3 questions to a higher ed blogger: Andrew Shaindlin, Executive Director of the Caltech Alumni Association from “Alumni Futures”

September 10th, 2007 Karine Joly No Comments

Executive Director at the Caltech Alumni Association, Andrew Shaindlin has been blogging at Alumni Futures since last February, but managed to make my list of 5 bloggers that make me think last May by posting regularly well-researched, well-written posts targeted to alumni professionals.

1) Why did you decide to start your blog Alumni Futures in the first place? Can you tell us a bit more about your experience with blogging?

I started a listserv called ALUMNI-L back in the early ’90s. It eventually grew into an international forum for almost 1,500 people before I asked CASE to take it over. ALUMNI-L is a place where people ask others for their past experiences and hindsight. I started my blog, Alumni Futures, and named it quite deliberately, to ask the opposite kind of question. Instead of “What have you done in the past?” I want to ask “What are we going to do next? What would be interesting for us to pursue next in our profession?”

I also believe that there’s a potentially important role for blogging within alumni organizations (and we could have an entire separate conversation just about that). By blogging, I hope I’m getting alumni professionals to think about how blogs work and what they might be used for on campus. And since we’re devising a couple of alumni-related blogs at Caltech, I’m looking for potholes to avoid down the road in my own work.

When I started Alumni Futures I not only had no experience at all with blogging, I wasn’t even reading any blogs. I researched higher education blogs and found that the number dedicated to institutional advancement was very small – and there were none about alumni relations. Mostly I found blogs about communications, marketing, and public relations. So I decided to dive in, on the principle that if you’re the first person to do something it’s unlikely that there’s a right or a wrong way to do it. You take your best shot, and make changes downstream, as it becomes clearer what people want or need.
I’m still very much learning as I go.

2) How is your blogging received by your institution and your professional peers?

My situation is similar to what Karlyn Morissette described on your site recently. Not many people on my own campus are probably aware of the blog. We’re a completely centralized alumni shop – there are no “school and college” units, or separate alumni societies. Unlike Karlyn, however, I didn’t bring up the idea before I started blogging.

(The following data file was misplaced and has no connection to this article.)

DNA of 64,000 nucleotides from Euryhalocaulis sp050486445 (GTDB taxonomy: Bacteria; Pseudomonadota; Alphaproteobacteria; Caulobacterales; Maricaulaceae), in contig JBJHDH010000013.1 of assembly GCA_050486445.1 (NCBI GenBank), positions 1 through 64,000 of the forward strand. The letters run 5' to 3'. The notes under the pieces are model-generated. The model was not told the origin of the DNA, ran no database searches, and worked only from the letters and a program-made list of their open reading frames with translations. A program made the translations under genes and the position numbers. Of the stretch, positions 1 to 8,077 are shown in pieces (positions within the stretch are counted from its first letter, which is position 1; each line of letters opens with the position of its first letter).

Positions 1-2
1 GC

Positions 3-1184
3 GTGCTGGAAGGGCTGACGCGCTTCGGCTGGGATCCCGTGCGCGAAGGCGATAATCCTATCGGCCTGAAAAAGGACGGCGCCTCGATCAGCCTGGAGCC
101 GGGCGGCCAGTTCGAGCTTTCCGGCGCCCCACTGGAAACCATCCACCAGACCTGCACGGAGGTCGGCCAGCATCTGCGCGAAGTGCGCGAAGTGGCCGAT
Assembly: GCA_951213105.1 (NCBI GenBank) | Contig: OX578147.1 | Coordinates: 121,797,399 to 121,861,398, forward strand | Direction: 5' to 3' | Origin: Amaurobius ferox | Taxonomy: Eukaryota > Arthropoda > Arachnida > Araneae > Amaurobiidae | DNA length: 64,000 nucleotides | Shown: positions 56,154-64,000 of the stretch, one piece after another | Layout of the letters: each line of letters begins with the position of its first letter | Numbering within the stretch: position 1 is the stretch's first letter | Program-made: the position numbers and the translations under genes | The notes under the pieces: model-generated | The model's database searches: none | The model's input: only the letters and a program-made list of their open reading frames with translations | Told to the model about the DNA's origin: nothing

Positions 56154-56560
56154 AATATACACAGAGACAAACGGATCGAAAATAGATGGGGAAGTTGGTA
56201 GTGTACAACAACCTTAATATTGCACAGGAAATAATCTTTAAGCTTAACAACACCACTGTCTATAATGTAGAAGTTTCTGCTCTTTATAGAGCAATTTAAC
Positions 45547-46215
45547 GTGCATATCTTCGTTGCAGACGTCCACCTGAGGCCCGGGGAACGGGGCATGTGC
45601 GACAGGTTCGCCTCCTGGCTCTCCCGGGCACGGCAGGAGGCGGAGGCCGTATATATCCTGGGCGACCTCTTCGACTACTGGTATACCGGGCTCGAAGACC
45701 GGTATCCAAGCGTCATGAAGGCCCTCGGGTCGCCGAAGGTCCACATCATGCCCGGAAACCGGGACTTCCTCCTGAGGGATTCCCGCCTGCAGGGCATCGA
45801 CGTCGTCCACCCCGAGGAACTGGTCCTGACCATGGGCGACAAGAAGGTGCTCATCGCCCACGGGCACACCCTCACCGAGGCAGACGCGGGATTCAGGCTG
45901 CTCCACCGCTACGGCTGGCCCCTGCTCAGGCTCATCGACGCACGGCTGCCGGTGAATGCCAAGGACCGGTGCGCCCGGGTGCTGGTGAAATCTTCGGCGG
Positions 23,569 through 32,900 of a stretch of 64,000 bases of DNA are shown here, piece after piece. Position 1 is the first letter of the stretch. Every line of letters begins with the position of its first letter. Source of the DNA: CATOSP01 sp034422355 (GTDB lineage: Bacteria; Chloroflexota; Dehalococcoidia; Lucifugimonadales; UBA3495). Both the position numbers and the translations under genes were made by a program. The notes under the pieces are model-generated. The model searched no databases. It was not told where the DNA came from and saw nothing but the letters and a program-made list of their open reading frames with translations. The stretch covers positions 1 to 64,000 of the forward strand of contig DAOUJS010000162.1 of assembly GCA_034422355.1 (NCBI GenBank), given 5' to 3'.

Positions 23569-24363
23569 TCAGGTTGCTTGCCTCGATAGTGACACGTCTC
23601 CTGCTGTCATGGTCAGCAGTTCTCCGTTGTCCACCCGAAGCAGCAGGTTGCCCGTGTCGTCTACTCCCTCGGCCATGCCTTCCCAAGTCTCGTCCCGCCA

I waited until I had a few weeks of postings online, with no problems or negative repercussions, and then mentioned it to my own staff members, my boss and others. I’m not giving away trade secrets, or airing “dirty laundry” so I don’t think Alumni Futures is going to raise any hackles internally.

I’ve received some strong positive feedback from peers in the profession and their supportive comments affirm that starting Alumni Futures was absolutely the right thing for me to do, and that it has a potentially valuable role to play.

3) You are also very active on Linkedin and Facebook. In your opinion, which one is the most useful for higher ed professionals?

I think that a site’s utility depends largely on what problem you are using it to solve. If you want to connect with individuals one-on-one for specific purposes (such as finding job applicants or locating alumni from your institution within a specific industry) then LinkedIn is a good choice. If, on the other hand, you want to find people who share a cause, or you want to communicate using online calendars and bulletin boards across a broader audience, Facebook is pretty good for that.

LinkedIn is a business-networking site that has never pretended to serve a social function. It is slowly moving toward becoming more of an “online community” – for example it offers members the ability to ask questions that can be answered by others in their network. But it doesn’t yet allow you to upload a photo to your profile, invite people to an event, or list your favorite bands.

Facebook was born as a way for undergraduates to connect with one another socially. But now Facebook sees the enormous potential of the age 35+ market segment and is trying to appeal to people with more formalized networking needs. These two particular sites may never converge completely, but we’re still in the “Wild West” period of social network sites so nothing is final yet.

Now that I think about it, this makes things even more interesting – because someone in our professional network, maybe somebody reading our blogs, will figure out a creative use for a social networking site and push a piece of our business in an entirely new direction. The profession of alumni relations in particular is small enough to be influenced measurably by a single person doing something new.

That’s my goal for Alumni Futures – to encourage people to think up new things to do, and new ways to do old things. Until then, I’m learning a lot myself and meeting a lot of impressive and helpful people along the way.

Got a question or comment?